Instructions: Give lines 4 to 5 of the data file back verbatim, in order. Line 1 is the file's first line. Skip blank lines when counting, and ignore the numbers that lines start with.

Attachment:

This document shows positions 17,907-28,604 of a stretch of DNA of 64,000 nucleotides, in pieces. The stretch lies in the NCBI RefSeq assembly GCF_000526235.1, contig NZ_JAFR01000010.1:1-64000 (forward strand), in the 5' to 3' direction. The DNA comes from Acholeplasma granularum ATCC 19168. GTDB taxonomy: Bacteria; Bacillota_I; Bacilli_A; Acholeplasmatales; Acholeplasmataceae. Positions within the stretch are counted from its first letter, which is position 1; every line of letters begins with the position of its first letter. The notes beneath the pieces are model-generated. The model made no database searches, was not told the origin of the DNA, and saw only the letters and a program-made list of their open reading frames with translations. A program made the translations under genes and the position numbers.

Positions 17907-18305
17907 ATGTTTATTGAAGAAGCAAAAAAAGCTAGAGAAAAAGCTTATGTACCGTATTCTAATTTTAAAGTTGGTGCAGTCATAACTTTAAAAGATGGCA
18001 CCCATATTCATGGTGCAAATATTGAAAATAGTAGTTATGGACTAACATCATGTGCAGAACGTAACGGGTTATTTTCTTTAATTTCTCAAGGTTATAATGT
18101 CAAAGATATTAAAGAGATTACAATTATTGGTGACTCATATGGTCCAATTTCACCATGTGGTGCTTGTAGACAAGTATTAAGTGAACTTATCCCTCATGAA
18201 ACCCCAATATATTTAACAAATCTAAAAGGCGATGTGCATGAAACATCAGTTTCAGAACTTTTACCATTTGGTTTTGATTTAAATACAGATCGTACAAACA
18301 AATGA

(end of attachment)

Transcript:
18001 CCCATATTCATGGTGCAAATATTGAAAATAGTAGTTATGGACTAACATCATGTGCAGAACGTAACGGGTTATTTTCTTTAATTTCTCAAGGTTATAATGT
18101 CAAAGATATTAAAGAGATTACAATTATTGGTGACTCATATGGTCCAATTTCACCATGTGGTGCTTGTAGACAAGTATTAAGTGAACTTATCCCTCATGAA